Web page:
Public Health Wales has confirmed a data breach which involved the personally identifiable data of Welsh residents who have tested positive for Covid-19.
The incident, which was the result of individual human error, occurred on 30 August 2020 when the personal data of 18,105 Welsh residents who have tested positive for Covid-19 was uploaded by mistake to a public server where it was searchable by anyone using the site.
After being alerted to the breach, Public Health Wales said the data was removed the next morning (31 August 2020). It also confirmed that in the 20 hours it was online it had been viewed 56 times.
In the majority of cases (16,179 people) the information consisted of their initials, date of birth, geographical area and sex. Public Health Wales has said the risk that they could be identified was low.
However, for 1,926 people living in nursing homes or other enclosed settings such as supported housing, or residents who share the same postcode as these settings, the information also included the name of the setting.
The risk of identification for these individuals therefore is higher but is still considered low, Public Health Wales said.
The health body also said in a statement there is no evidence at this stage that the data has been misused.
“We recognise the concern and anxiety this will cause and deeply regret that on this occasion we have failed to protect Welsh residents’ confidential information,” the statement added.
Public Health Wales said a risk assessment has been conducted and legal advice had been sought, both of which advise that the risk of identification of the individuals affected by this data breach appears low.
The Information Commissioner’s Office and Welsh Government have also been informed by Public Health Wales. An external investigation into the full circumstances surrounding the data breach and any lessons to be learned has also been commissioned and will be led by the Head of Information Governance at the NHS Wales Informatics Service.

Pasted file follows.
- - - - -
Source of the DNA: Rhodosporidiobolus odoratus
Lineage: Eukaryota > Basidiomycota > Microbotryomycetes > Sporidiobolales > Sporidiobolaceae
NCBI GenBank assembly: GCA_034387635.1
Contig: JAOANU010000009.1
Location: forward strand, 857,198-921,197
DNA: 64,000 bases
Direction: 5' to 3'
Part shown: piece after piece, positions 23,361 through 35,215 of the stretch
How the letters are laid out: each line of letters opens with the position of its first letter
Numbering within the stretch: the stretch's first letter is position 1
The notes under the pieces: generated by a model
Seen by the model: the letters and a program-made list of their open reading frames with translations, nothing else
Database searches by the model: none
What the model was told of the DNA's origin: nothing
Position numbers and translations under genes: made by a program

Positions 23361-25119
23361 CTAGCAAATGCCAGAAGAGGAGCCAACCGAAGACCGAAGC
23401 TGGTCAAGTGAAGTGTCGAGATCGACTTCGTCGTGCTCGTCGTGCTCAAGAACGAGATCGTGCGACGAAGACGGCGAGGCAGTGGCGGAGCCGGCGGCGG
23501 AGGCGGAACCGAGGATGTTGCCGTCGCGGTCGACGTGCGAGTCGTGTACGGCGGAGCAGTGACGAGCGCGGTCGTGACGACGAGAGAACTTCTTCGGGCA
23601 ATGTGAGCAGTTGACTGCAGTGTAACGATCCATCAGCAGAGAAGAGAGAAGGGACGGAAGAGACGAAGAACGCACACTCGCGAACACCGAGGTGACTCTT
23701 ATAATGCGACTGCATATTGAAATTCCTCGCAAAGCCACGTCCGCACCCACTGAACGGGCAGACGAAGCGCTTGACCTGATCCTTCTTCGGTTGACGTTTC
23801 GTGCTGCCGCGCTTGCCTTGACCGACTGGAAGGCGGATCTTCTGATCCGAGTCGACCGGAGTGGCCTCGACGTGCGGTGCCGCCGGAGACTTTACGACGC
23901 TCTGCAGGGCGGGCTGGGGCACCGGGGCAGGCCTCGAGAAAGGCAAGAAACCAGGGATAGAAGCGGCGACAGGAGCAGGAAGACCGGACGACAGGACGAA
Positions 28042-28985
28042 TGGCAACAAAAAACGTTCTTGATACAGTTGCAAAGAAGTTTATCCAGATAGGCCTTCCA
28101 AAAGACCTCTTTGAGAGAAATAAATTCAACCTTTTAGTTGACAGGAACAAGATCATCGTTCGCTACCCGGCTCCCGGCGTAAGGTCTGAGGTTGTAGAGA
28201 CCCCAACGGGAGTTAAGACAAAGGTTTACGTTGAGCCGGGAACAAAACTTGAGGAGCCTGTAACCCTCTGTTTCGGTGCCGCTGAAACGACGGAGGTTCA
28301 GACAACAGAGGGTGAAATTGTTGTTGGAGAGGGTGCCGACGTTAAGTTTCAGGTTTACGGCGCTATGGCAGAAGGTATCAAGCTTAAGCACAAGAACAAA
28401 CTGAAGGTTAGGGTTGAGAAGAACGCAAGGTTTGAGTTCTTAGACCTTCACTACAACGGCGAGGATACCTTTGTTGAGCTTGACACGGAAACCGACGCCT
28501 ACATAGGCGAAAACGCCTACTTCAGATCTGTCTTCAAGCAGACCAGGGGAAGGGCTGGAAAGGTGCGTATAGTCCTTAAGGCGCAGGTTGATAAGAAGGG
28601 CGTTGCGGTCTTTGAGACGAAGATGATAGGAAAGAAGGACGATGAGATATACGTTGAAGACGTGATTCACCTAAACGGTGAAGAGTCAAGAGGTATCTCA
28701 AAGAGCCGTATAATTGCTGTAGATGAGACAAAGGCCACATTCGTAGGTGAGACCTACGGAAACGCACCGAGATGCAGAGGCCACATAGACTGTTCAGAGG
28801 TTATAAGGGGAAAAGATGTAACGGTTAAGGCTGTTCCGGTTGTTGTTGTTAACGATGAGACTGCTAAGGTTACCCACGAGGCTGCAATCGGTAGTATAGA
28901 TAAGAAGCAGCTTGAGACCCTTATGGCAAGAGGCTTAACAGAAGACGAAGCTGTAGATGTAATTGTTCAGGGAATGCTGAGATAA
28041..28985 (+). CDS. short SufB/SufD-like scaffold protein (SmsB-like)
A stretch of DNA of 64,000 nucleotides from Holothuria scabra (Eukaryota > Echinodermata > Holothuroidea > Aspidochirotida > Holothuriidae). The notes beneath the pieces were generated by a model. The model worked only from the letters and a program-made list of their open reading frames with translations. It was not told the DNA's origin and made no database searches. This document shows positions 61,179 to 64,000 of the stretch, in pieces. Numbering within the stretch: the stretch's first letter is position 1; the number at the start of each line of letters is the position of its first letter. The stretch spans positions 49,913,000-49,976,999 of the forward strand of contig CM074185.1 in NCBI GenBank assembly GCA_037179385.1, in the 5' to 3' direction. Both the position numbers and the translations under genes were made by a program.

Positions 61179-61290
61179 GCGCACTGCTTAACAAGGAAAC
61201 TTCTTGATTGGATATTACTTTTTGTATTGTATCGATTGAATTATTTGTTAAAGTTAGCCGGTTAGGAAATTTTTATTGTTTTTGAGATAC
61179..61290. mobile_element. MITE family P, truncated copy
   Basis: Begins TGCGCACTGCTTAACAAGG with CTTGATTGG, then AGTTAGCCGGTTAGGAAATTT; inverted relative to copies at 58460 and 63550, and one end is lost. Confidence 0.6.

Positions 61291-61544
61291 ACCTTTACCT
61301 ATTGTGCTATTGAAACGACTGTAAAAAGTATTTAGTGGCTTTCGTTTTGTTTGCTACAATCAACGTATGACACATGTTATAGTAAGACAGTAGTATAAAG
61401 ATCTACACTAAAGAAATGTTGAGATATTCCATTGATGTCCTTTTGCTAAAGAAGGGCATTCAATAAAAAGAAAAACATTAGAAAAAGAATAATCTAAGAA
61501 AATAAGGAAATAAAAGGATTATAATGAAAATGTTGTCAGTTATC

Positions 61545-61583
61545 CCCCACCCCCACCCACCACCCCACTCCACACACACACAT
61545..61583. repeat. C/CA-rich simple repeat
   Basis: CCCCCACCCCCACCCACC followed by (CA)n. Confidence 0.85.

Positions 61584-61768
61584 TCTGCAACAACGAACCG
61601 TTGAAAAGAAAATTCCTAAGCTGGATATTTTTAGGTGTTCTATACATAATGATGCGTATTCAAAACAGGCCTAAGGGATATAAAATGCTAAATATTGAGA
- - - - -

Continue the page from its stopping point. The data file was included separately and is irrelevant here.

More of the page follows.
Public Health Wales said it has taken “immediate steps to prevent a similar incident from happening again”. This includes establishing an Incident Management Team.
Tracey Cooper, chief executive of Public Health Wales, said: “We take our obligations to protect people’s data extremely seriously and I am sorry that on this occasion we failed. I would like to reassure the public that we have in place very clear processes and policies on data protection.
“We have commenced a swift and thorough external investigation into how this specific incident occurred and the lessons to be learned. I would like to reassure our public that we have taken immediate steps to strengthen our procedures and sincerely apologise again for any anxiety this may cause people.”
Public Health Wales said anyone concerned that their data, or that of a close family member, may have been breached and wanting advice should firstly read the FAQs at www.phw.nhs.wales then email them at PHW.firstname.lastname@example.org if they have any additional questions.